Electronic Signatures – A Crash Course
What is a reliable way to digitally sign documents? In this article, we'll explain the differences between electronic signatures and digital signatures, explore the types of signatures used in practice, and discuss the benefits of using digital signatures.
What is the difference between an electronic signature and a digital signature?
The two terms are closely related and are often used interchangeably. The term electronic signature is a legal term and can replace a hand signature, for example, to sign a contract. Unlike a hand signature, an electronic signature has no visual appearance. It consists of a set of electronic data that enables other data, such as a PDF, to be verifiable and capable of being authenticated.
A digital signature, on the other hand, refers to a cryptographic process of creating an electronic signature using a secret signature key. By using the associated public key, the recipient of the signed document can perform a signature verification.
Please note that there are country-specific differences in the translation and interpretation of these terms.
What types of signatures are used in practice?
For a simple electronic signature (SES), a secret key created in any way is sufficient. For example, a self-signed certificate can be used for this purpose. Self-signed means that the issuer, verifier of legitimacy and owner are the same person.
The advanced electronic signature (AES) authenticates the signer and ensures the integrity of a document. It is not equivalent to a handwritten signature and is particularly suitable for signing digital documents where legal regulations do not require a qualified electronic signature (QES). Examples include automated mass signatures of receipts, bank statements, or other business documents.
An AES is usually created using an advanced certificate issued to a natural or legal person. Advanced means that it has been issued by a legally recognized certification authority (CA), with which the signer must authenticate himself once. Access to the certificate and thus to the creation of the signature is protected by password or PIN.
The qualified electronic signature (QES) must comply with additional formal requirements compared to the AES because it is equivalent to the hand signature in many countries and is therefore legally binding, e.g. in Switzerland, the EU, the USA. The "holder" is always a natural person. The signature certificate of a QES must also be issued by a state-recognized CA.
Qualified certificates must generally be delivered physically (SmartCard, USB stick, HSM). Unlike the AES, the password or PIN of the QES must be entered for each individual signature. This ensures that a signature really comes from its owner. With a qualified signature, a time stamp can be used to check whether the certificate was valid or not revoked at the time it was created – with an AES, this is optional.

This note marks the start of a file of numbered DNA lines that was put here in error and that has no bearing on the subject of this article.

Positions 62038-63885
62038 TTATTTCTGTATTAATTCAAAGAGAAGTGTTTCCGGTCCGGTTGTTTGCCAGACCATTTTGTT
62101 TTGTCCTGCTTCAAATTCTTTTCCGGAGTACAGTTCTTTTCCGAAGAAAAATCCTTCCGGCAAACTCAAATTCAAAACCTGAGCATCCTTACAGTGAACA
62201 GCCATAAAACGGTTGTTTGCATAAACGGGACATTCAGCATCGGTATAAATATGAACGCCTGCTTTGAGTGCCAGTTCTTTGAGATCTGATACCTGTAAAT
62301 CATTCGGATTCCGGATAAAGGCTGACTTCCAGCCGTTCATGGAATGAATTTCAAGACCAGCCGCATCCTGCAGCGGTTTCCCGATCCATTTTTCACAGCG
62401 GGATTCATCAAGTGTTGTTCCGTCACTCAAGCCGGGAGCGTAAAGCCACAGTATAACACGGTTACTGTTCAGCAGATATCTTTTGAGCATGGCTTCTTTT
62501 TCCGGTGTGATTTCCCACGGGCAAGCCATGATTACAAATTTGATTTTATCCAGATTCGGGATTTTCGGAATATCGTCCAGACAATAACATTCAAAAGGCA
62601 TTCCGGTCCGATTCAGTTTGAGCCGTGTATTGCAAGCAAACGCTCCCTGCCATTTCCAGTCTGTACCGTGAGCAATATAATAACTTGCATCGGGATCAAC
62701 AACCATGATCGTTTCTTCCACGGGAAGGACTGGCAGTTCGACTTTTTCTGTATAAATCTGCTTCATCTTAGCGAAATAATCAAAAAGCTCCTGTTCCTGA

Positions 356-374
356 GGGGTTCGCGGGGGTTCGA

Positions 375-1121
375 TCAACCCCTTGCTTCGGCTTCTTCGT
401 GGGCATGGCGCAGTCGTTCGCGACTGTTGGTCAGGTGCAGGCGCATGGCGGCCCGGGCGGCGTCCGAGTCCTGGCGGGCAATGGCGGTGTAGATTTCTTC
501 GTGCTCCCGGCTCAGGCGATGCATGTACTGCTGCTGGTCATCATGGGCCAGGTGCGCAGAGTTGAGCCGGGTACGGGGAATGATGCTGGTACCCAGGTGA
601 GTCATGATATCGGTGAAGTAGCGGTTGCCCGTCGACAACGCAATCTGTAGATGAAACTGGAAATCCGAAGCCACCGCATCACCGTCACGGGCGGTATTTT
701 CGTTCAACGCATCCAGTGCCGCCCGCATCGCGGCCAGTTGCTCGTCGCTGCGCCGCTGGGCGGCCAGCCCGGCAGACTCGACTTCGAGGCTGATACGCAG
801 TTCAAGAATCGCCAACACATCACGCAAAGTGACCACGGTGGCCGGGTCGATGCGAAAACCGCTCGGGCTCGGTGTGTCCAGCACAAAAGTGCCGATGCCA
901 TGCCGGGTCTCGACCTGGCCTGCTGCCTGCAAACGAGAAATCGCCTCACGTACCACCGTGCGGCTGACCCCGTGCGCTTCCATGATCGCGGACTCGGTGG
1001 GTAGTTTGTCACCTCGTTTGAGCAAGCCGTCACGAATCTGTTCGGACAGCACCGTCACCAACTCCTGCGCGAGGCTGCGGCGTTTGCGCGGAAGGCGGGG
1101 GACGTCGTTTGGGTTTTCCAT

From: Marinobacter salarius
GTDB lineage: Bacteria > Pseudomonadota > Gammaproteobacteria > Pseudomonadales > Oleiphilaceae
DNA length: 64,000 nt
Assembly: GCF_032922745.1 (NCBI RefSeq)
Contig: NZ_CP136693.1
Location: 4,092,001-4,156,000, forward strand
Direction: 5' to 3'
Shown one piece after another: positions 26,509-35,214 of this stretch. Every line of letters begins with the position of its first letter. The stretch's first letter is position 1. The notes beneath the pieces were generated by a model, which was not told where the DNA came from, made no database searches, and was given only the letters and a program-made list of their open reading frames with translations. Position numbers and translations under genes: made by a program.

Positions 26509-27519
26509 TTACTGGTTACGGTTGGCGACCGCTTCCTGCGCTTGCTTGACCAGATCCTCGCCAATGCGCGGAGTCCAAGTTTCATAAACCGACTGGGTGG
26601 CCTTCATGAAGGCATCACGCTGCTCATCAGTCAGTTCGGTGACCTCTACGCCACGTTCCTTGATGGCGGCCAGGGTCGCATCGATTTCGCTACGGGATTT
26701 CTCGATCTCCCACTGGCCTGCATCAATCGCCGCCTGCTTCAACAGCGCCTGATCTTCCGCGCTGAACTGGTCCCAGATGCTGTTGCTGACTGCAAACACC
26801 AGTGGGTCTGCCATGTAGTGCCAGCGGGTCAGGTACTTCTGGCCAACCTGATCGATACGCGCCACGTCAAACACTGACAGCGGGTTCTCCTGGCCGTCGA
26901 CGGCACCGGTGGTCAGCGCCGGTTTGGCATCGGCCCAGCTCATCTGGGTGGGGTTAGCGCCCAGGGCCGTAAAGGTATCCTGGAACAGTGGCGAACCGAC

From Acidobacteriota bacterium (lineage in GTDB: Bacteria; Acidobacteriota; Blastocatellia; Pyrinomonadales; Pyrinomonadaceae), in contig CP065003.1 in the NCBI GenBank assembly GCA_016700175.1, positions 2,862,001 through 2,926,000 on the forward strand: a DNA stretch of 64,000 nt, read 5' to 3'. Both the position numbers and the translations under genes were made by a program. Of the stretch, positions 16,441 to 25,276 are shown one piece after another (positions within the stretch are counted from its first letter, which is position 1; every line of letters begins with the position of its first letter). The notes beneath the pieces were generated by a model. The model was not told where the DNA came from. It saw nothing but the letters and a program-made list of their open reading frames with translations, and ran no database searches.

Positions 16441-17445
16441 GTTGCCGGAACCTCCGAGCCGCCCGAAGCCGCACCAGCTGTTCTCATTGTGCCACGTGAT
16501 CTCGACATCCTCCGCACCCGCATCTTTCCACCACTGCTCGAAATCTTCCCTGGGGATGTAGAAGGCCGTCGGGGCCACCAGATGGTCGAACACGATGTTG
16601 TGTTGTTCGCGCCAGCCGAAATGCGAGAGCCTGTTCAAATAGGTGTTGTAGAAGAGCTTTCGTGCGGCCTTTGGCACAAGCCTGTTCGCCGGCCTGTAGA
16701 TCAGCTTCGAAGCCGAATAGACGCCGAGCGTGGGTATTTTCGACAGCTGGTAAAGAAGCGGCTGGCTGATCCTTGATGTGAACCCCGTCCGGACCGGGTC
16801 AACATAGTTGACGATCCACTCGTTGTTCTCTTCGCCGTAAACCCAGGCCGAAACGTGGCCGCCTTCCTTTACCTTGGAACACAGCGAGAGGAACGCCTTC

What is not mandatory, but recommended, is to also include a time stamp with QES. This increases the value, or the evidential value of the signature.
What is an electronic signature used for?
To replace a handwritten signature. The electronic signature can satisfy the requirement for a handwritten signature in the same way as the handwritten signature itself, provided that the legal requirements are met (see question 2).
The use of a digital signature helps saving time and resources. For one thing, it does not require the physical presence of the signatory. For another, the document does not have to be printed out specifically for signing.
Processes in which many documents need to be signed or the signers are in different locations can take up a lot of time and postage costs. Digital signatures make this much faster and less expensive.
Why are documents signed electronically?
Electronic signatures have a "sealing effect" for digital documents. They offer the possibility of verifying the authenticity of the signer and the integrity of the document, as well as the time of signing, if necessary. Authenticity means that a signature can be clearly assigned to a person. A document is said to have integrity if it has not been subsequently changed. The electronic signature can therefore be used to trace who created a document, last edited it or submitted it to the archive, and that it has not been changed since then.
How do you verify a digital signature?
Basically, this task is performed by a signature verification software, e.g. 3-Heights® PDF Security. The integrity of the document is ensured if the signature is not broken. For this purpose, a public key and a cryptographic procedure are used, similar to the one used to create the signature. To check the authenticity, the validity of the certificate and a trust chain check are performed. The software also checks whether the certificate was valid at the time of signature.
How does the signature "notice" that the document has been subsequently changed?
As with signing, a hash value is calculated from the content of the document during verification. The hash value is a kind of "sum of the digits" of the document, but it is not possible to deduce the content from it. Every change to the document significantly alters the hash value. The hash value of the document is stored in the signature. If the document is changed, the hash values no longer match. This breaks the signature.
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